chloroformi or m v. syr. aurantii.

Belladonnae Tinct. — m ii. by m ii. syr. au-

Caffeinae Citras— gr. i. by m xxx. syr. limo-

Calomel— gr. i. by gr. iv. saccharum lactis.

Camphora— gr. 1-6 by gr. iii. pulv. cinna-
momi comp. or 5i. aq. cinnamomi.

Cascarae Sagrad. Extr. Fl. — m x. by m v.
syr. zingiberis and ext. liquiritiae fid.

Chloral Hydras— gr. i. by m v. syr. aurantii
or pruni virginianae with 5i. aq. cinnamomi.

Copaiba — m v. by 3ii. mistura amygdalae.

Creosotum cannot be effectually disguised —
m i. in 3i. mist, amygdalae.

Cupri Sulphas— gr. i. by 3ii. syr. simplicis.

Digitalis Tinct.— m i. by m v. syr. aurantii.

Ferri Perchloridi Tinct.— m i. by m v. syr.
aurantii or glycerin.

Filicis Maris Extr. Liq.— m xx. by 5i. syr.

Guaiacolum — gr. i. by 3 ii. of sherry wine.

Ipecacuanhas Pulv. Comp. — gr. ss. by gr.
ss. pulv. cinnamomi and gr. i. sugar.

Morrhuae Oleum — m x. somewhat disguised
by m i. essence of almonds and lemon, or by
m ss. 0I. menth. pip.

Nucis Vomicae Tinct— m ss. by m x. syr. au-

Pepsinum — gr. i. by m v. syr. aurantii.

Phosphoricum Acid Dil. — m i. by m v. syr.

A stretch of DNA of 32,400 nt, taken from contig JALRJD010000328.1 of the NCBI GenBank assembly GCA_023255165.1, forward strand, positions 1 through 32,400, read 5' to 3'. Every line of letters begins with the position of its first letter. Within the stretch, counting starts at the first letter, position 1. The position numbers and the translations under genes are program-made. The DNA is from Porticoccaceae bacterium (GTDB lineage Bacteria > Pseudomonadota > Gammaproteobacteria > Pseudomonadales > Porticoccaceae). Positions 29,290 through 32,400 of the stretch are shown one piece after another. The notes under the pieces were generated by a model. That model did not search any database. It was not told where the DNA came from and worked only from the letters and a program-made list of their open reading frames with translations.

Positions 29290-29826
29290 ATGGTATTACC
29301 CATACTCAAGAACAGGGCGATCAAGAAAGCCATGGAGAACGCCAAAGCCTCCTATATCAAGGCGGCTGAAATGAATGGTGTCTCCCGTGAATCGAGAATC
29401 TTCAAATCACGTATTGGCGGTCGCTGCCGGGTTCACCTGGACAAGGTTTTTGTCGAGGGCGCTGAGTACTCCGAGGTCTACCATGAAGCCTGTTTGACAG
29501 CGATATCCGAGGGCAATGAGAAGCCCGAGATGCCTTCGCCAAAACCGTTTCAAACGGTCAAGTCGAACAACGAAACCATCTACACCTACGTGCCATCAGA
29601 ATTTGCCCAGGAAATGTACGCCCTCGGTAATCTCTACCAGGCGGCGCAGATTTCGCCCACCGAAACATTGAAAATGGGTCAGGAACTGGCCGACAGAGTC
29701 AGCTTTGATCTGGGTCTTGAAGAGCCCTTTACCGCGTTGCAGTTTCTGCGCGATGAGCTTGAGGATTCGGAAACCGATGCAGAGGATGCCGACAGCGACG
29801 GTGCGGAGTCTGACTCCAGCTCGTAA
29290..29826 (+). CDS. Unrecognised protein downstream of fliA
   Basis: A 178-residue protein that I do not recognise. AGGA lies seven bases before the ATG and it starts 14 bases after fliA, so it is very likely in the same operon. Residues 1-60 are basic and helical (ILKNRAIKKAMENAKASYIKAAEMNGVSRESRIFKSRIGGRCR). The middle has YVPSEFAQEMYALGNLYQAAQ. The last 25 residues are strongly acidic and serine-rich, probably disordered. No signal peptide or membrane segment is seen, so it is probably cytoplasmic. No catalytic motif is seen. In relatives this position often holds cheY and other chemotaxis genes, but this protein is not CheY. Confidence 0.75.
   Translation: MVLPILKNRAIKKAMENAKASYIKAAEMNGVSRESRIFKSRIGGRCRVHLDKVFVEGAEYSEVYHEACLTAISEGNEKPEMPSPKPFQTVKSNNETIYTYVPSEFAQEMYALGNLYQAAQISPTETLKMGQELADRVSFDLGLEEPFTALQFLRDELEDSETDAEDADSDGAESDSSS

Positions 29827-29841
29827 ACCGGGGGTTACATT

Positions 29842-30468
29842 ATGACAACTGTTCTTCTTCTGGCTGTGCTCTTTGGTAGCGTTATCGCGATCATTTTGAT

rubi idaei.

Phosphorus — m i. of ol. limonis to ounce of
mixture makes it more palatable.

Potassii Arsenitus Liq. — m i. disguised by
3 i. aq. cinnamomi or m v. syr. tolutani.

Potassii Acetas — gr. iii. by m xv. syr. rubi

Potassii Bromidum — gr. iii. by m xv. syr.

Potassii lodidum — gr. i. by 3 ss. aq. menth-

Quininae Hydrochlor.— gr. ss. by m xx. syr.

Ricini Oleum — m v. by m iii. syr. zingiberis
and 3i. aq. menth. pip.

Sodii Salicylas — gr. iii. by m v. syr. sim-
plicis and 3i. aq. cinnamomi.

Strychninae Hydrochlor. I^iq.— m i. by m
z. syr. aurantii or zingiberis or m xv. extr.
glycyrrh. liq.

Tannicum Acidum — gr. 1-12 by m v. syr.

Timothy Kahn, a Broome street. New York,
druggist, painted several signs telling about
the ferocity and the deadly venom of a snake
about to be exhibited in his store. When the
snake arrived he pushed off the lid of tde box
containing him and started to explore the
East Side. Learning that the serpent was
loose, the neighbors gathered their children
indoors and prepared to defend themselves.
Vainly the druggist explained that the signs
were facetious ; that the lost reptile was only
a pine snake, harmless as an angle worm.
His angry customers soundly berated him,
and he found that a lost snake with a bad rep-
utation is not a good advertisement.

IJ a photographer you will find lots ojfun in
belonging to the St>atula Photo Club,

Digitized by



Opoifng up a New 8toch*

(From photograph contributed by H. F. Ruhl, Manheim, Pa., to the Spatula Photo. Club.)

Legal f^egligence.


ed two ounces of
snake-root and two
ounces of Peruvian
bark to be powdered
and put up in four
portions, with direc-

Online LibraryW. H ParkinsHow I escaped; a novel → online text (page 1 of 74)